“Yeah, Dora babe, you look different. Better. What’s up?”

“It’s my hips.” Andora shakes her hips. “They’re new.”

“Yeah? Plastic surgery?”

“Wood surgery, actually.”

“So what are you pissed at Vin about this time?”

“He was supposed to stay with our son, but he flipped out and ran away.”

“Did you have a date?”


“Me, I would have waited till your scumbag date got there, then I’d flip out.”

“Vince and I have a very good post-marital relationship.”

“Aww, don’t give me that ooey-gooey crap. The only good post-marital relationship is the one between widower and deceased.”

“We have a child to raise.”

“You people want to have your jollies, then leave the rest of us to clean up your messes.”

“You have no right…”

“Sure I do. I’m paying taxes so you can have your child support collected, so your kid can have counseling, so you can get help paying for childcare. The list goes on and on. All the stuff I have to pay for just because you wanted to ditch your husband and ‘find thyself.’”

“Vince, Theodore is getting on my nerves.”

“You think he cares? Just so long as you raise his son…Vin?” Vincent places Theodore in his box. “Vin! I’m on your side! I’m your best friend! VIN!” Vincent places the lid on the box.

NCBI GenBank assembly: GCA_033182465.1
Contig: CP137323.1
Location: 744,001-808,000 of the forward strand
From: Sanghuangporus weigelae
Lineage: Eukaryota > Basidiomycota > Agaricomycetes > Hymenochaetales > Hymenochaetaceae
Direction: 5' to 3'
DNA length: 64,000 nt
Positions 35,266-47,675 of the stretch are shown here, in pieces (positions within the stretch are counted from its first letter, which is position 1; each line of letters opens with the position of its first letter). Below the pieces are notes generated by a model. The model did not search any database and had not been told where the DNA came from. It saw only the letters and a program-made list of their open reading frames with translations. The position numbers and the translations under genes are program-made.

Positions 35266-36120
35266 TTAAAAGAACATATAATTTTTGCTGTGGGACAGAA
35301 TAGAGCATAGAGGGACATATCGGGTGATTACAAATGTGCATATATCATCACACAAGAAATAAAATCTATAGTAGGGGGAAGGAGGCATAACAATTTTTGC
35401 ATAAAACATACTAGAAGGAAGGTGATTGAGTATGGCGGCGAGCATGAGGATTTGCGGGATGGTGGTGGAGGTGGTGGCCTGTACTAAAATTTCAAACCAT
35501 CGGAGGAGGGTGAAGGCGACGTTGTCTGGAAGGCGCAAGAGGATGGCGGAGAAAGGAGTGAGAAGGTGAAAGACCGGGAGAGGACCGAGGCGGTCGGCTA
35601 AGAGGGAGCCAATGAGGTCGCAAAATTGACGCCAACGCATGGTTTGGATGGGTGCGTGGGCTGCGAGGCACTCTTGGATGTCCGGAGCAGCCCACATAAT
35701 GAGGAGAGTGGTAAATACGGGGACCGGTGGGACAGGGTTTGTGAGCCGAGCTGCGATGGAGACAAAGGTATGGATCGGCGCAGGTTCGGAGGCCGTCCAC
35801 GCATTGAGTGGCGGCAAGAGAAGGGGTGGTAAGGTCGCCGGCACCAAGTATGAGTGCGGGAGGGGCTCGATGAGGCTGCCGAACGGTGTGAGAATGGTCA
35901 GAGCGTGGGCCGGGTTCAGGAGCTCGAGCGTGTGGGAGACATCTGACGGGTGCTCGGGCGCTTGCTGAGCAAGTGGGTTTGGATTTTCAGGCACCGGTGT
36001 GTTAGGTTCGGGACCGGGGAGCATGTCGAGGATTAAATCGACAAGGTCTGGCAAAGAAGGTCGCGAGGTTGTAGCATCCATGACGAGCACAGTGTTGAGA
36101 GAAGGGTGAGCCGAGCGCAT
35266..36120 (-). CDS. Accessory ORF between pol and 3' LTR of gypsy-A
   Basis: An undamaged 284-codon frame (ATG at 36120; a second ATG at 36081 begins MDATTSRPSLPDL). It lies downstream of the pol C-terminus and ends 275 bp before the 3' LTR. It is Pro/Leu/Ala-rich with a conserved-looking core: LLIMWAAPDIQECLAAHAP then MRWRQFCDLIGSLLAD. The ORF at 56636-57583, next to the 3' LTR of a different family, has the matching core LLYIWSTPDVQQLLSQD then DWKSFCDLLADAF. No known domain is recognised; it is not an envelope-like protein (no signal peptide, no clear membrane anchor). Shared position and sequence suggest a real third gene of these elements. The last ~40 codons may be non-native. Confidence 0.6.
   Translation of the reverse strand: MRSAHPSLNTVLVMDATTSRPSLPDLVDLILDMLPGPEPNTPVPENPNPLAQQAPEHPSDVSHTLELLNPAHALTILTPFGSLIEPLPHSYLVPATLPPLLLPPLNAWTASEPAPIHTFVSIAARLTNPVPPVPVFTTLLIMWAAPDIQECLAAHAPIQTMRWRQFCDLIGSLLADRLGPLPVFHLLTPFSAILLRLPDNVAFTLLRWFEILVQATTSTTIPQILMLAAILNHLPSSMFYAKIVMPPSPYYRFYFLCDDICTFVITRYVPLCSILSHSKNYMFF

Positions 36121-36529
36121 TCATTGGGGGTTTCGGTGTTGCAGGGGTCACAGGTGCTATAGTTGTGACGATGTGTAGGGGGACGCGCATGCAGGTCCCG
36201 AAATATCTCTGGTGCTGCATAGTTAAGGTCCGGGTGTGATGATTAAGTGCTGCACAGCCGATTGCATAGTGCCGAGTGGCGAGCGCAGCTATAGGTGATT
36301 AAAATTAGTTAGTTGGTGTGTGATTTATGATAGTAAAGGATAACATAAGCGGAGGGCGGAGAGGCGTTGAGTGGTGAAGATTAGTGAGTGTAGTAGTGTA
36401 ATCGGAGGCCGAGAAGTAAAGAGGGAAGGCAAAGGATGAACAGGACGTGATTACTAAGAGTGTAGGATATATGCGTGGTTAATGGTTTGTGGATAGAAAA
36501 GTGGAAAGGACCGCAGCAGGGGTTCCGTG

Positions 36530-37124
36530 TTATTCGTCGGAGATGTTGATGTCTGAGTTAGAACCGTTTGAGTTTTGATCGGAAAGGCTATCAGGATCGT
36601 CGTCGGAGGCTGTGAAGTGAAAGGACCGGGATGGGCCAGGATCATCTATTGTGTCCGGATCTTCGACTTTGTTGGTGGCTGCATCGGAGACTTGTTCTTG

“Thank you, Vince.” Andora snuggles up close to Vincent. “Now will you talk? To me? Vince? No one alive knows you better than me. You can say anything to me. Vince? What’s going on?”

“I’m not in control.”

“Of course you are. Whoever pulls the strings decides the rules, not the dummies being yanked around.”

“Someone’s pulling my strings.”


“You. And Theo and Mom.”

“That’s impossible. We’re dummies.”

“So am I.”

“I know you’re not the most intelligent person…”

“I’m a wooden dummy. Just like you.”

“How can you be? You pull our strings.”

“Do I? I think you three are pulling my strings.”

“Was I pulling your strings when you ran out the other night? When you were supposed to stay with our son so I could go out on a date? I really wanted to go out.” Vincent falls silent, considering. “Vince?”

“Maybe it’s Theo and Mom.” Vincent places Andora in her box.

“Vince! We hardly got to talk.”

“See? There’s not that much difference between divorce and marriage.” Vincent places the lid on Andora’s box, then opens Mother’s box and lifts her out.

“About time! Why you’d rather converse with that crude right-wing nut or that hussy you used to be married to, than your own mother…”